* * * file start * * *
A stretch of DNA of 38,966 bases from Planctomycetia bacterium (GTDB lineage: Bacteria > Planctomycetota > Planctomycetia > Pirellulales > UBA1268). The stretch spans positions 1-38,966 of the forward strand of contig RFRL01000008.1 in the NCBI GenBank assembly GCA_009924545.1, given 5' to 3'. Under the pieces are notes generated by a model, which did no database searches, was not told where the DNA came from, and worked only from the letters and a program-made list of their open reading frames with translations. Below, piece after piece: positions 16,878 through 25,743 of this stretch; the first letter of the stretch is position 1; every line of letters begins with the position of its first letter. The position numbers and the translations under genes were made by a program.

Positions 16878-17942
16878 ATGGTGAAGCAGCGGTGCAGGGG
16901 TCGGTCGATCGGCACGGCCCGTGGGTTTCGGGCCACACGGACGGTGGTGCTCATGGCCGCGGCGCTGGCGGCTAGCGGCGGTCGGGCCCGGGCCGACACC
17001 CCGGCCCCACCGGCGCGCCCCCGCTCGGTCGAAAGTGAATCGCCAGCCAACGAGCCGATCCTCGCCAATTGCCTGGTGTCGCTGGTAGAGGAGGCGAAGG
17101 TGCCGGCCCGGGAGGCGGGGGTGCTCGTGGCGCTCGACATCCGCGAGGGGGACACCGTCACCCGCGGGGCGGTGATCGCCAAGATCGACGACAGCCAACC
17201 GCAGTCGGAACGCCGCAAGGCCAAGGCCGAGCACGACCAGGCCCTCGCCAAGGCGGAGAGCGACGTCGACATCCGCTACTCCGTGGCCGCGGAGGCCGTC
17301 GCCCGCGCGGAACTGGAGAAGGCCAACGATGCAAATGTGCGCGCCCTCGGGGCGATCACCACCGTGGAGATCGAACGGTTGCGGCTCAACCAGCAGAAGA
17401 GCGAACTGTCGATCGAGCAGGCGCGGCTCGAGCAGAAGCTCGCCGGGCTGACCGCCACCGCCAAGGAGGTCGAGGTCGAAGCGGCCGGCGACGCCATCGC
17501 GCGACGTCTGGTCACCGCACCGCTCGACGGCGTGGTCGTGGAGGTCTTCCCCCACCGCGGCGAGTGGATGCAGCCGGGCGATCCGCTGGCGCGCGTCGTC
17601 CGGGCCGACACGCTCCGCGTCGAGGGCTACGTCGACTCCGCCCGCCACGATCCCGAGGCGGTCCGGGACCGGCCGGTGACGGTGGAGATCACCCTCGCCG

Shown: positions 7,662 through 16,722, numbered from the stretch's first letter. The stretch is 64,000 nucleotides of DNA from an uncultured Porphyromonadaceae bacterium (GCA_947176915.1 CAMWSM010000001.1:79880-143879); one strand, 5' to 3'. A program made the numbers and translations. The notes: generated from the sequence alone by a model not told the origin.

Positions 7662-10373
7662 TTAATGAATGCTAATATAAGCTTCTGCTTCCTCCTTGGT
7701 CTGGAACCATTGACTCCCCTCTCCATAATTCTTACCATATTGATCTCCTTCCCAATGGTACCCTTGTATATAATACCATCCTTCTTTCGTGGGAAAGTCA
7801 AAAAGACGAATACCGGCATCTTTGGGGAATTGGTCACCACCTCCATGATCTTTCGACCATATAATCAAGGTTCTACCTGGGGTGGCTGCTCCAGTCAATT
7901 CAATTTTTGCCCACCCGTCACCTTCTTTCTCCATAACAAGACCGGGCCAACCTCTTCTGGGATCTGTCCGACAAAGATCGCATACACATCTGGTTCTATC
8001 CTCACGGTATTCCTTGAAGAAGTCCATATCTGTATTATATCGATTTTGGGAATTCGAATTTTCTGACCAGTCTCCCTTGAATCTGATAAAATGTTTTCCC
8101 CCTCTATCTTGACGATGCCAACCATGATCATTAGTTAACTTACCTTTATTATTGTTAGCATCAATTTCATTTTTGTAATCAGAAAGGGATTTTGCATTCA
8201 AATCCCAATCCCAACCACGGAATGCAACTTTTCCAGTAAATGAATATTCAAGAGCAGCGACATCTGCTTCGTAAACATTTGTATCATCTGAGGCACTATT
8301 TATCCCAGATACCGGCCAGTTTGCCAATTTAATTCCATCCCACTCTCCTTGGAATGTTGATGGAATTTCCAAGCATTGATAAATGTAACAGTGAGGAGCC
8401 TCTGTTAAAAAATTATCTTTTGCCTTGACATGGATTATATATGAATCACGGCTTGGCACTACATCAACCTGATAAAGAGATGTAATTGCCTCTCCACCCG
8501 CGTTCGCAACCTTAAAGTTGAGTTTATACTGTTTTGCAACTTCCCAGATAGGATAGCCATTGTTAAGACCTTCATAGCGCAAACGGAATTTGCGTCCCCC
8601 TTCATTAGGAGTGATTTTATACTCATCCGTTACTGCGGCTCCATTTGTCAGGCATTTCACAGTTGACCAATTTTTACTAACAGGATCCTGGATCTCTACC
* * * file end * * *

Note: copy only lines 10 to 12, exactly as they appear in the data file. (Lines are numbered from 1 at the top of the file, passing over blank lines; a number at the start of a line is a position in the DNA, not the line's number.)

17501 GCGACGTCTGGTCACCGCACCGCTCGACGGCGTGGTCGTGGAGGTCTTCCCCCACCGCGGCGAGTGGATGCAGCCGGGCGATCCGCTGGCGCGCGTCGTC
17601 CGGGCCGACACGCTCCGCGTCGAGGGCTACGTCGACTCCGCCCGCCACGATCCCGAGGCGGTCCGGGACCGGCCGGTGACGGTGGAGATCACCCTCGCCG

Shown: positions 7,662 through 16,722, numbered from the stretch's first letter. The stretch is 64,000 nucleotides of DNA from an uncultured Porphyromonadaceae bacterium (GCA_947176915.1 CAMWSM010000001.1:79880-143879); one strand, 5' to 3'. A program made the numbers and translations. The notes: generated from the sequence alone by a model not told the origin.